Couch Potatoes Costing NHS £1bn Per Year, Say Researchers

Britain’s couch potato tendency is costing the NHS £1bn a year as diseases linked to physical inactivity rise, according to research published today. Our sluggishness causes both disease and death, says the report by experts at Oxford University’s department of public health.

They estimate that in 2003-04 more than 35,000 deaths could have been avoided if Britons had enjoyed a more active lifestyle.

The study takes into account only the direct costs to the NHS of lack of exercise, focusing on the treatment of heart disease, stroke, breast and bowel cancers, and diabetes. There are also high indirect costs associated with days lost to sickness absence and premature death, private healthcare costs and home care.

Steven Allender and colleagues, writing in the Journal of Epidemiology and Community Health, say the figure is probably an under-estimate. “Most people over-estimate their physical activity,” Dr Allender said.

Physical activity levels are dropping in Britain, in spite of government strategy and the concern over rising obesity among children and adults. The government has stated it wants 70% of the adult population to have at least 30 minutes of moderate exercise on five or more days a week, which can include walking to work, gardening and housework. But only 37% of men and 25% of women stir themselves sufficiently, and the figures are not rising.

“The true prevalence of physical activity is incredibly low, probably much lower than we think,” said Dr Allender. “It is safe to say that people are becoming less active, which is to do with changes in the way we live our lives. Jobs have become more sedentary. There is more entertainment that is basically sitting inside. But also there are people’s perceptions of the safety of their neighbourhoods which stops them going for a walk.”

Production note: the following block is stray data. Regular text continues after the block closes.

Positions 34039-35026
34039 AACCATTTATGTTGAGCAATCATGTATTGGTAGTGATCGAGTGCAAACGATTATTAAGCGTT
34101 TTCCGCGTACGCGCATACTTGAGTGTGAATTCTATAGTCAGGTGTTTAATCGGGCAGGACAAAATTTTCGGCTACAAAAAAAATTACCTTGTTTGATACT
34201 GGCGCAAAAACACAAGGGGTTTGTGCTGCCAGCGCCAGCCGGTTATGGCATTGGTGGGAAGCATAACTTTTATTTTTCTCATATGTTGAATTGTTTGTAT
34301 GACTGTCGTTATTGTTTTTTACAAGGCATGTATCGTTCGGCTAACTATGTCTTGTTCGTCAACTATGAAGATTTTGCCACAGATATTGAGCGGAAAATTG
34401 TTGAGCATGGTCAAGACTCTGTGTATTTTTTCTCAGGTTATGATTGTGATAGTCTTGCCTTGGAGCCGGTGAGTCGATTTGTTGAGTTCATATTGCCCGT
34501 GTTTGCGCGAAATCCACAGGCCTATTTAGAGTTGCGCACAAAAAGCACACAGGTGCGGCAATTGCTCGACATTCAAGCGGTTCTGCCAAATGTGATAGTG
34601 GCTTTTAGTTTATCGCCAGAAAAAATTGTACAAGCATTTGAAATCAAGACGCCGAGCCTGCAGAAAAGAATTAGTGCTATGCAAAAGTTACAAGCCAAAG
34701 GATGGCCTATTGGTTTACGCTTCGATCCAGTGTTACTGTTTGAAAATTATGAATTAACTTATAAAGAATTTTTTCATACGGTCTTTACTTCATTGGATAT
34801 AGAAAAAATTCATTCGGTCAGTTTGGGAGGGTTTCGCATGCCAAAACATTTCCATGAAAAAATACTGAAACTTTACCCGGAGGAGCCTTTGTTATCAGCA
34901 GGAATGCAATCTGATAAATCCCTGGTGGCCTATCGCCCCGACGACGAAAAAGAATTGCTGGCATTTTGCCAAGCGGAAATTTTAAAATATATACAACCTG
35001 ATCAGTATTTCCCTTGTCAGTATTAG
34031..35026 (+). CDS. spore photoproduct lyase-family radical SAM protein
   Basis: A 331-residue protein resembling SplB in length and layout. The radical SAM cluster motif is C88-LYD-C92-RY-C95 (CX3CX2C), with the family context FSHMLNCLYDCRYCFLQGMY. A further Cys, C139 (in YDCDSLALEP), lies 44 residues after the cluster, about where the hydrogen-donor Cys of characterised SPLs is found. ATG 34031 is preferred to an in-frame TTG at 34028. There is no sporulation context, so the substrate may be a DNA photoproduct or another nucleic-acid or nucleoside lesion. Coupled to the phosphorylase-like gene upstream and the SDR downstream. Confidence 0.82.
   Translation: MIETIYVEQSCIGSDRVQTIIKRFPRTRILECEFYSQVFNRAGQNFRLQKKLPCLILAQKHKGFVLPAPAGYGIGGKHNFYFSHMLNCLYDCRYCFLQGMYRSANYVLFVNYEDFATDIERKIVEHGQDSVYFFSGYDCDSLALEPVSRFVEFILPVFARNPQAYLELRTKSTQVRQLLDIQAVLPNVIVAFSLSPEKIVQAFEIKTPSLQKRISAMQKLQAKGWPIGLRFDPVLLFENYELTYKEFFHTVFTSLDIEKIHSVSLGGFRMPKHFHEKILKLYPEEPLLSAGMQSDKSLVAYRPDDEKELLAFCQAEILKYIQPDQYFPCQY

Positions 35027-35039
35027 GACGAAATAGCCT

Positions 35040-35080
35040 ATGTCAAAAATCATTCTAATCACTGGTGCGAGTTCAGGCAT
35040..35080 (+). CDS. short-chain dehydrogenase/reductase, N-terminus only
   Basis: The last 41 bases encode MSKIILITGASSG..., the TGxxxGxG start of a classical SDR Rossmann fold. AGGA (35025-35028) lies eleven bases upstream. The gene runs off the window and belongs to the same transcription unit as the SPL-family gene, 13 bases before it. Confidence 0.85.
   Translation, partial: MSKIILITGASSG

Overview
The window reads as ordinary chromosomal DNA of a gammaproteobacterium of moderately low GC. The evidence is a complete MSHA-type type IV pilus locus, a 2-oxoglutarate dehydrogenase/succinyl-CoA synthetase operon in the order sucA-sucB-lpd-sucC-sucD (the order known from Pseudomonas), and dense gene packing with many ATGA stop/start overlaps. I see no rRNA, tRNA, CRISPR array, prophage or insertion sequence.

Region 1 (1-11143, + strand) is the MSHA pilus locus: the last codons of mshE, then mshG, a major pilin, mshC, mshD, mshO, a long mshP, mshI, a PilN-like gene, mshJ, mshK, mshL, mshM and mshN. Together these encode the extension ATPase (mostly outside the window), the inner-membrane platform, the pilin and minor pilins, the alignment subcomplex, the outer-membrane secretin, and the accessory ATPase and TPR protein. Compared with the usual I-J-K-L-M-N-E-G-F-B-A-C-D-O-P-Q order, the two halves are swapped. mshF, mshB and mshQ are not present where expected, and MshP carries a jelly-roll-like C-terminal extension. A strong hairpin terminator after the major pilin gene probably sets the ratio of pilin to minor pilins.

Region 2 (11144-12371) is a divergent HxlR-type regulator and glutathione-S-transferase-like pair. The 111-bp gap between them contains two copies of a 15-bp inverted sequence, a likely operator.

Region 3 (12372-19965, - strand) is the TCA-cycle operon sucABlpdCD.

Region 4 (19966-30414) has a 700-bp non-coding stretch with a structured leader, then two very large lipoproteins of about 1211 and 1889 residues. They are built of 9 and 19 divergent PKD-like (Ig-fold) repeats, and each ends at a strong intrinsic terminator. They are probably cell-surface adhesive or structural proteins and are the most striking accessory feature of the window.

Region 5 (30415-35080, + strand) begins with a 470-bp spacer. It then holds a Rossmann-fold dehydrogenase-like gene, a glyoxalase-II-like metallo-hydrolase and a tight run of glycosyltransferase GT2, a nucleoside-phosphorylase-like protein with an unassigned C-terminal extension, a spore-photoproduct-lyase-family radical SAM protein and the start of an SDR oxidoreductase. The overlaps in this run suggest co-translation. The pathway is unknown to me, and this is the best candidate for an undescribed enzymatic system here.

He says that changes to the environment need to be tackled, such as the provision of more and better swimming pools and other sports facilities. But there is also evidence that congestion charging in London has led more people to take to their bikes.

The British Heart Foundation, which funded the research and will shortly launch a campaign to promote exercise among the 50-65 age group, who tend to become physically inactive when they retire, is calling on the government to make this a much higher profile issue.

“All adults should aim to take 30 minutes of moderate physical activity on five days a week at least. It can be enjoyable, cheap and easy to fit into everyday life. Brisk walking, swimming and gardening are great examples,” said Steve Shaffelburg, the foundation’s policy manager.

The Liberal Democrats accused the government of doing too little to get the UK population moving. “Under Labour we’ve seen activity decline and obesity soar,” said Don Foster, culture, media and sport spokesman. “The government’s response has been to focus on endless targets, statistics and surveys while facilities such as small playing fields are sold off. This staggering cost shows the shortsightedness of Labour’s raid on grassroots sports lottery money to pay for the 2012 Olympics.”

An earlier review by Dr Allender and colleagues of people’s motivation to exercise found that ballroom dancing offered both an activity they enjoyed and the possibility of socialising on a regular basis which was particularly helpful for those whose husband or wife had died.

The main barriers to exercise among the over-50s were anxiety about their ability to be physically active, together with time and cost concerns. Young girls, however, were often no more keen to get active because they wanted to appear feminine and attractive and feared the “sweaty, muscular image attached to active women”.

Impressing boyfriends and their peers was seen as more important than physical activity.

Heavy Burden

  • Government target to get 70% of adults moving for 30 minutes five times a week by 2010. At present 37% of men and 25% of women manage it.
  • More than half of adults are overweight and one in five is obese.
  • The average person watches up to 26 hours of TV a week.
  • Many people say they don’t have time to get active, yet 31% of women spend more time bathing than exercising, while 41% of men devote more time to computer games than to sport, a YouGov poll found.